Hip-Hop Made: Big Daddy Kane on how Biz Markie changed his outlook on rapping

Plus a mind-blowing moment with Patti LaBelle
By , Audacy

This year we celebrate 50 years of Hip-Hop. Born at a birthday party in the rec room of an apartment building in The Bronx, New York City on August 11, 1973 -- Hip-Hop's cultural impact is still growing and rising to new heights as one of the most influential musical art forms.

Listen to Hip-Hop Made: New York City and more on the free Audacy app

Joining in on the celebration and conversation, Hip-Hop legend Big Daddy Kane shared what made him realize that Hip-Hop was more than a hobby, and the moment he realized he made it,

“Honestly I started rapping just because my older cousin Murdock was doing it… And as people were telling me I was good I started focusing on my craft and writing better lyrics. But it wasn’t until I met Biz Markie that I took it real serious, like this could actually be my life. When I saw his determination and everything that he was doing to try and get on… and the places we were going, and the celebrities we were meeting, I was like yo, this can really really happen.”

LISTEN NOW: Big Daddy Kane talk about his Hip-Hop history

“I think the first moment that I really felt that I made it was when I was in the studio with Patti LaBelle recording 'Feels Like Another One,' and she came in there with a plate of baked fish, mac n’ cheese, collard greens and she pulled some hot sauce out of her purse.” Recalling the mind blowing moment that “Patti LaBelle made some food for me.”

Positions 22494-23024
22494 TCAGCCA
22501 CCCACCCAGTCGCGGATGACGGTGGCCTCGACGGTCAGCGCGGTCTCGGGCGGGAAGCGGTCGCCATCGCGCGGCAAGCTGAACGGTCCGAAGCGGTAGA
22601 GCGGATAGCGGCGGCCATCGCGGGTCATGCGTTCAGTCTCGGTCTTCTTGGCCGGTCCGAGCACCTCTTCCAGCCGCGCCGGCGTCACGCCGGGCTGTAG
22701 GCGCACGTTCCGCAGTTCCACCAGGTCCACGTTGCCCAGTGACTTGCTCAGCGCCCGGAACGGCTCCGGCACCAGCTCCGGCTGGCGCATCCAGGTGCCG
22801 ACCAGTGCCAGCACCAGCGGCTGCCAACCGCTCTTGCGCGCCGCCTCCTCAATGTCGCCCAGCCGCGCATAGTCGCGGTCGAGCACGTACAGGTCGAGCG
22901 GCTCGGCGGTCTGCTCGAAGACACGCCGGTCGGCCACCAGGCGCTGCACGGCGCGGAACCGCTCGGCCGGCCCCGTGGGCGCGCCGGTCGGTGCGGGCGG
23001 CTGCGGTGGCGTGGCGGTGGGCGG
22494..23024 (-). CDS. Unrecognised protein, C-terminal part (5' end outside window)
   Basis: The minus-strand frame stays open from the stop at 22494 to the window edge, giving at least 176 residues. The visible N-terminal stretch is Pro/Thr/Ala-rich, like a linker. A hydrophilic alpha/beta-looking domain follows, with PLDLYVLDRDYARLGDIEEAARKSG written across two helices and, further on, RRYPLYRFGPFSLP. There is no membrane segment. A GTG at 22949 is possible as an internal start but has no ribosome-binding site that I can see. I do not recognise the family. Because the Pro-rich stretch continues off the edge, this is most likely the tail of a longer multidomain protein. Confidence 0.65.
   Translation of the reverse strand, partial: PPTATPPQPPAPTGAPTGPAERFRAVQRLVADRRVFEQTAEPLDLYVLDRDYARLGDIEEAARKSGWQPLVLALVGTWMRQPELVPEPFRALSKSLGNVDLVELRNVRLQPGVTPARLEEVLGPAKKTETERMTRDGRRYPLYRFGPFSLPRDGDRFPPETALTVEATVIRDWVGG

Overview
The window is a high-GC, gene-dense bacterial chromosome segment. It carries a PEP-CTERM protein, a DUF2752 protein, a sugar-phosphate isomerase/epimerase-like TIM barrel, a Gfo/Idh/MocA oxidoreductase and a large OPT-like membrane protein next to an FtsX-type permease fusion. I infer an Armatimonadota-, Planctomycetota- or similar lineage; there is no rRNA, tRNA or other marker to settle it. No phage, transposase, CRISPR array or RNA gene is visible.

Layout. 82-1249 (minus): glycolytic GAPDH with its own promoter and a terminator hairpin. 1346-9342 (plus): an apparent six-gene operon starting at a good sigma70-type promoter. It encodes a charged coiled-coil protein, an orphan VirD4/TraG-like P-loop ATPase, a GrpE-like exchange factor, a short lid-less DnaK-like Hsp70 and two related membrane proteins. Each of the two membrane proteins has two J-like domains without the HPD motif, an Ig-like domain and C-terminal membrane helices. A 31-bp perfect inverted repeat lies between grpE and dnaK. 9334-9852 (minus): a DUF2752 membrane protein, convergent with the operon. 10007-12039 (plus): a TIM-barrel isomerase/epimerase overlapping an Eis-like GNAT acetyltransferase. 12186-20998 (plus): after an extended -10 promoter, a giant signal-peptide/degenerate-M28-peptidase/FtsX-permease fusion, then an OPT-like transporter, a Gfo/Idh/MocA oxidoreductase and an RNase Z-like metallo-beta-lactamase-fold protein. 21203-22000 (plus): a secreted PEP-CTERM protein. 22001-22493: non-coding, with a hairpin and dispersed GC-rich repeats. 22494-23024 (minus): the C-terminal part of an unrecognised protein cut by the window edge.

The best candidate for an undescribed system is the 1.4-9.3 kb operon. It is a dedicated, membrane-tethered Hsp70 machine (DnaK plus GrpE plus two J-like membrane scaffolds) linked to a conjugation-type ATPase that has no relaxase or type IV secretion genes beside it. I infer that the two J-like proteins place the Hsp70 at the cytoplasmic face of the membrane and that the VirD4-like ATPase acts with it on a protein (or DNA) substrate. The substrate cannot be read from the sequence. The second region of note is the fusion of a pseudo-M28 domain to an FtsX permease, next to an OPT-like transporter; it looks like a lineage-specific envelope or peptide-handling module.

When asked how he’d like to be described for his role in Hip-Hop, Big Daddy Kane revealed that throughout his career the answer has changed.

“Well I mean when I started with this here thing it was really to be recognized as y’know that dope lyricist, so like that’s one of the main things. But throughout my travels y’know I’ve heard people say things to me like — my music got them through college, my music got them through Desert Storm, my music helped them with their marriage or stuff like that. I’ve heard a lot of crazy stuff, so knowing that music and stuff that you created can touch someone and have that type of impact, I think that that’s a real true blessing and something real special.”

Stay tuned as Audacy continues to celebrate the birth and trailblazing influence of Hip-Hop. Check out audacy.com/hiphopmade all through 2023 for more. And listen to your favorite music on Audacy's Hip Hop Made suite of stations, as well as Conscious Hip HopHip Hop UncutWomen of Hip Hop, and more -- plus check out our talent-hosted Ed Lover's Timeless Throwbacks and Greg Street's Dirty South Hip Hop!

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